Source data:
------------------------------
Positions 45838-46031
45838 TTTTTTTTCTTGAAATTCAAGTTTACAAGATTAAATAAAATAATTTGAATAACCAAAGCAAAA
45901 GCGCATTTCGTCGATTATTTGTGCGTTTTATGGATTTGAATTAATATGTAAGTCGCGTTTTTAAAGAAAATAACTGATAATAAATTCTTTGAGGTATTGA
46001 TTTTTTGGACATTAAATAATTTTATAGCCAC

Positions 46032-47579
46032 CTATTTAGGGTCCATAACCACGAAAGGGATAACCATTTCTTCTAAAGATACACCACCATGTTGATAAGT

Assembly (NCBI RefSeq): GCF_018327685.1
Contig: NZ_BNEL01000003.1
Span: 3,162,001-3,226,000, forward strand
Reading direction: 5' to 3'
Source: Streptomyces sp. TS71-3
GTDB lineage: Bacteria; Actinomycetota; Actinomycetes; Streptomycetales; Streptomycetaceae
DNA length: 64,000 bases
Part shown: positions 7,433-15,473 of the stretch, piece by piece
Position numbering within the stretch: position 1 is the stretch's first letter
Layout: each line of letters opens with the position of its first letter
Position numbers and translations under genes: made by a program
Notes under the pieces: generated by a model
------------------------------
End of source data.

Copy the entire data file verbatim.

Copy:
Positions 45838-46031
45838 TTTTTTTTCTTGAAATTCAAGTTTACAAGATTAAATAAAATAATTTGAATAACCAAAGCAAAA
45901 GCGCATTTCGTCGATTATTTGTGCGTTTTATGGATTTGAATTAATATGTAAGTCGCGTTTTTAAAGAAAATAACTGATAATAAATTCTTTGAGGTATTGA
46001 TTTTTTGGACATTAAATAATTTTATAGCCAC

Positions 46032-47579
46032 CTATTTAGGGTCCATAACCACGAAAGGGATAACCATTTCTTCTAAAGATACACCACCATGTTGATAAGT

Assembly (NCBI RefSeq): GCF_018327685.1
Contig: NZ_BNEL01000003.1
Span: 3,162,001-3,226,000, forward strand
Reading direction: 5' to 3'
Source: Streptomyces sp. TS71-3
GTDB lineage: Bacteria; Actinomycetota; Actinomycetes; Streptomycetales; Streptomycetaceae
DNA length: 64,000 bases
Part shown: positions 7,433-15,473 of the stretch, piece by piece
Position numbering within the stretch: position 1 is the stretch's first letter
Layout: each line of letters opens with the position of its first letter
Position numbers and translations under genes: made by a program
Notes under the pieces: generated by a model